Release Date: October 21, 2014
Publisher: William Morrow
Series: Marked Men #5
Review Source: Edelweiss
Synopsis: (from Goodreads)
The New York Times and USA Today bestselling Marked Men series continues with this sizzling, sexy story of love, heartbreak, fate, and second chances.
After the only girl he ever loved told him that he would never be enough, Rowdy St. James knocked the Texas dust off his boots and set out to live up to his nickname. A good ol’ boy looking for good times and good friends, Rowdy refuses to take anything too seriously, especially when it comes to the opposite sex. Burned by love once, he isn’t going to let himself trust a woman again. But that’s before his new co-worker arrives, a ghost from the past who’s suddenly making him question every lesson he ever learned.
Salem Cruz grew up in house with too many rules and too little fun—a world of unhappiness she couldn’t wait to forget. But one nice thing from childhood has stayed with her; the memory of the sweet, blue-eyed boy next door who’d been head over heels in love with her little sister.
Now, fate and an old friend have brought her and Rowdy together, and Salem is determined to show him that once upon a time he picked the wrong sister. A mission that is working perfectly—until the one person that ties them together appears, threatening to tear them apart for good.
I was highly, highly anticipating this book, which is always a dangerous thing. It may be why I liked this book, but didn’t completely love it. Don't get me wrong, Rowdy is a good book, but I didn't fall into it like I did the other books in the series.
What’s great about this series, and one reason why I loved the past books so much, is that the couples coming together is quite a surprise. Even when there’s a long history between the two characters, or a “working up to it” type of situation, it’s still something fresh and new for those characters to come together and find themselves in love. Here the situation is a bit different, and it didn’t quite click for me. It rubbed me the wrong way a bit for Salem to come sailing back into Rowdy’s life after a decade of absence and just automatically assume she’s going to make him hers.
I think for me to really love a book I have to understand the main characters, and that’s where things got a bit murky. Rowdy has always been the sweet good-time guy on the edge of the stories, so I can understand why the readers might not fully know his character until this point. However, it felt off to me that Salem came sweeping in, revealing that Rowdy is this broken character using happiness as a mask. I can understand the readers not knowing him completely, but what about the characters who he says saved him? They are the ones who presented him as a happy, joyful guy, so is Salem saying that these people, who he calls his family, don’t know him? I had a hard time understanding who the real Rowdy was.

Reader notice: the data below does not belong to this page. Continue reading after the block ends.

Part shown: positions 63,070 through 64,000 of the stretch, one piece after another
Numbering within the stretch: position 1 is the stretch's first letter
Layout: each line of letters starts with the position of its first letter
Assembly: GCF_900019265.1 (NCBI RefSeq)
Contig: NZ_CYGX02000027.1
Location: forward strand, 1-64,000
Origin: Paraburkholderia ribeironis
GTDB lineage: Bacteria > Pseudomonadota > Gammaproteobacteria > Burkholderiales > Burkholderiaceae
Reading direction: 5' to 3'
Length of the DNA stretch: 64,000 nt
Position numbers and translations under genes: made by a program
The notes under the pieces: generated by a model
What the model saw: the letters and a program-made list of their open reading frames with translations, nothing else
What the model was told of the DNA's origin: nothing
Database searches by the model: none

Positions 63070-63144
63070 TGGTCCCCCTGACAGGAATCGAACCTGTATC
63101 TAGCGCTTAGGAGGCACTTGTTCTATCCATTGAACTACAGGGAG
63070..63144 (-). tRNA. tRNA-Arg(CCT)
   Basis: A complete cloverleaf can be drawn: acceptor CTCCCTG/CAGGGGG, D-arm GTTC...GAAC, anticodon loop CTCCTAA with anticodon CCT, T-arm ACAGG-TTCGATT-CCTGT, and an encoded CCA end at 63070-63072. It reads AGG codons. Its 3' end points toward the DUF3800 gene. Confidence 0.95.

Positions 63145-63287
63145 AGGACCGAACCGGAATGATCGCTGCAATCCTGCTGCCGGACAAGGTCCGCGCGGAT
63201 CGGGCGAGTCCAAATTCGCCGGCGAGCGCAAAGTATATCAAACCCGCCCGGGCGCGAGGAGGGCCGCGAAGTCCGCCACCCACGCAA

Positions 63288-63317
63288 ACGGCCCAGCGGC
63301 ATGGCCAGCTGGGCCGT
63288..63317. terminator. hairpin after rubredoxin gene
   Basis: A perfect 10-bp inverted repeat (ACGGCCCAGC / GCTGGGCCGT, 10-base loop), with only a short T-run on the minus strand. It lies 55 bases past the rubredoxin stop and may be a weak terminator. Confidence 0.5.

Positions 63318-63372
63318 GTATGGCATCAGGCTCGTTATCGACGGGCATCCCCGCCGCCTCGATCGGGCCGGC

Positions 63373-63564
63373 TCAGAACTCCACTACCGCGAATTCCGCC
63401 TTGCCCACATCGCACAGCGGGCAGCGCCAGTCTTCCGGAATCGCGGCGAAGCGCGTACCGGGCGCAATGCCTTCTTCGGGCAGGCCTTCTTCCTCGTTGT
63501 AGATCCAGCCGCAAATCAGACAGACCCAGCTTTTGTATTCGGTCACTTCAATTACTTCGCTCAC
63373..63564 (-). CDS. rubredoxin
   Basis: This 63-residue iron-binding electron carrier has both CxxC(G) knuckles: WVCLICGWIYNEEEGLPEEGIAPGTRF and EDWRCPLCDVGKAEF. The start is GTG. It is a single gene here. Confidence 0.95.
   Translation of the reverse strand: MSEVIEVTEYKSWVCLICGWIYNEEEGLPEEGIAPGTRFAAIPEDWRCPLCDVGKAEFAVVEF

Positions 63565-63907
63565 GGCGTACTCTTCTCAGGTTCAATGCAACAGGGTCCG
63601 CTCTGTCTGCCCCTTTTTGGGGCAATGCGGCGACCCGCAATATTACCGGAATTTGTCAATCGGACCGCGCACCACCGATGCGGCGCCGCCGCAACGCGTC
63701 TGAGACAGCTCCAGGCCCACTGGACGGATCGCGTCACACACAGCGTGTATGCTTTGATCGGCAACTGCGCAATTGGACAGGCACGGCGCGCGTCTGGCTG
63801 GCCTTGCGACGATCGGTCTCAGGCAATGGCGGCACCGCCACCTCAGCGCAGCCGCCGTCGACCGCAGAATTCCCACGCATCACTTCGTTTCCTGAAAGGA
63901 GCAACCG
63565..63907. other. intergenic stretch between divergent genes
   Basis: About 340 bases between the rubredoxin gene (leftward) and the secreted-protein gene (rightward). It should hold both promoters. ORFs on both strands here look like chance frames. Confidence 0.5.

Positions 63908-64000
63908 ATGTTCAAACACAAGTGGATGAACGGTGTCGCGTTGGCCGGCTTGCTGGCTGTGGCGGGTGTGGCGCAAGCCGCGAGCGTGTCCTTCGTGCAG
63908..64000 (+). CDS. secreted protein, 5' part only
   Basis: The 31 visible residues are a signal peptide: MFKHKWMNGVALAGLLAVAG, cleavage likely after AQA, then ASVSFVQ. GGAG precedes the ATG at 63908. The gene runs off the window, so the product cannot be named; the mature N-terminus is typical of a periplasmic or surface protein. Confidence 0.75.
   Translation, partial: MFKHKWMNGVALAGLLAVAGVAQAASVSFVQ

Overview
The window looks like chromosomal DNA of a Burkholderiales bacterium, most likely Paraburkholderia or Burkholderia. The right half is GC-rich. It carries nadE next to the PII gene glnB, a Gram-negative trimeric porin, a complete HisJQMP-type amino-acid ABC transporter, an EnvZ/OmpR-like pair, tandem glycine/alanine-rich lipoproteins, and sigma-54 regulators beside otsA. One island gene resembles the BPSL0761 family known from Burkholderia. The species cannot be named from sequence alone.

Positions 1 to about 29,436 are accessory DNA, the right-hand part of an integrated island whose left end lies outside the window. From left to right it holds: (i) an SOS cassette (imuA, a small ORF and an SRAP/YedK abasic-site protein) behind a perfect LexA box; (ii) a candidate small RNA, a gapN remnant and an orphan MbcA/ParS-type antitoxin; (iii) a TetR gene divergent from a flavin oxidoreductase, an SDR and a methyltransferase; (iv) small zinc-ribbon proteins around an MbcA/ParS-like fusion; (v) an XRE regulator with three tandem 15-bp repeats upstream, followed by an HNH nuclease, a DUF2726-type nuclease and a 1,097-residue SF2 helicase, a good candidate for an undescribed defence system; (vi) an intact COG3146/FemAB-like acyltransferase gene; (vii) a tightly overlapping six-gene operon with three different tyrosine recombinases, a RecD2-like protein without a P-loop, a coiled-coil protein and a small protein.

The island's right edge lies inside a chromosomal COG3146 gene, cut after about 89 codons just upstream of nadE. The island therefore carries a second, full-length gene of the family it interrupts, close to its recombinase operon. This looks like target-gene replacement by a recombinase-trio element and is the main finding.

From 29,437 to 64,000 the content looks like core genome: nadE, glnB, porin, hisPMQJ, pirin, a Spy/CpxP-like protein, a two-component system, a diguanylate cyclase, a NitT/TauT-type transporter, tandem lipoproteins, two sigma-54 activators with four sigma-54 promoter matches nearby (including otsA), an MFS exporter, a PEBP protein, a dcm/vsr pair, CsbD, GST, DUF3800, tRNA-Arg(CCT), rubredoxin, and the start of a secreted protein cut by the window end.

Another thing that bugged me about this book is that there was so much sex. That might sound weird considering all of Jay Crownover’s books are sexy, but hear me out. Usually I find her books sexy in a good way -- in an empowering way, where the couples further their emotional connection through sex. Here the sex scenes felt gratuitous. I mean, seriously, besides maybe going on a picnic and hanging out at a bar once or twice, it honestly felt like all they did was have sex. This will work for a lot of people, but it didn't for me. Where were the "get to know you" chats? Despite what Salem thinks, just because you grew up together for five years does not mean you know each other ten years down the line. I wanted to see them getting to know one another again, seeing how they fit into each other’s worlds, but that didn't really happen.
At this point you probably think I hated this book, but I truly didn’t. I liked it, and I liked some aspects a lot, I just didn’t like it as much as the previous books in the series. I have high expectations for Jay’s books, and they make me feel a lot of things even when I’m not in love with them. Despite some of my problems with this book I’d still recommend it over a lot of other New Adult books, and I’d definitely still label this series as one of my favourites in NA.
What I liked about this book especially was the subplot with Salem’s family. It gets especially crazy at one point, but it still didn't feel over the top. I liked seeing into their background, as it explained a lot about Salem and her sister. I also liked the lawyer character, who can’t really be talked about because of spoilers. Even though the build up for that felt obvious it was still a great subplot, and I liked the way it played out. Since I didn’t absolutely love Rowdy/Salem, I actually found my favourite parts of the book to be the group scenes, seeing what the rest of the gang was up to, and seeing the build up for Royal/Asa.
It's clear that this definitely wasn’t my favourite of the series (Rome is holding on to that spot, with Jet being a close second), but hey, it might be your new fave! I still have a lot of faith in Jay’s writing, and I’m excited for Asa (April 2015) and for the second book in her Welcome to the Point series, Better When He’s Bold (February 2015).
Not my fave of the series, but it definitely works.
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Jay Crownover is the New York Times and USA Today bestselling author of the Marked Men series. She also introduced the dark and sexy world of The Point in a new series this last summer starting with BETTER WHEN HE's BAD. Like her characters, she is a big fan of tattoos. She loves music and wishes she could be a rock star, but since she has no aptitude for singing or instrument playing, she'll settle for writing stories with interesting characters that make the reader feel something. She lives in Colorado with her three dogs.
Where to find Jay:
Website | Blog | Facebook | Twitter | Goodreads
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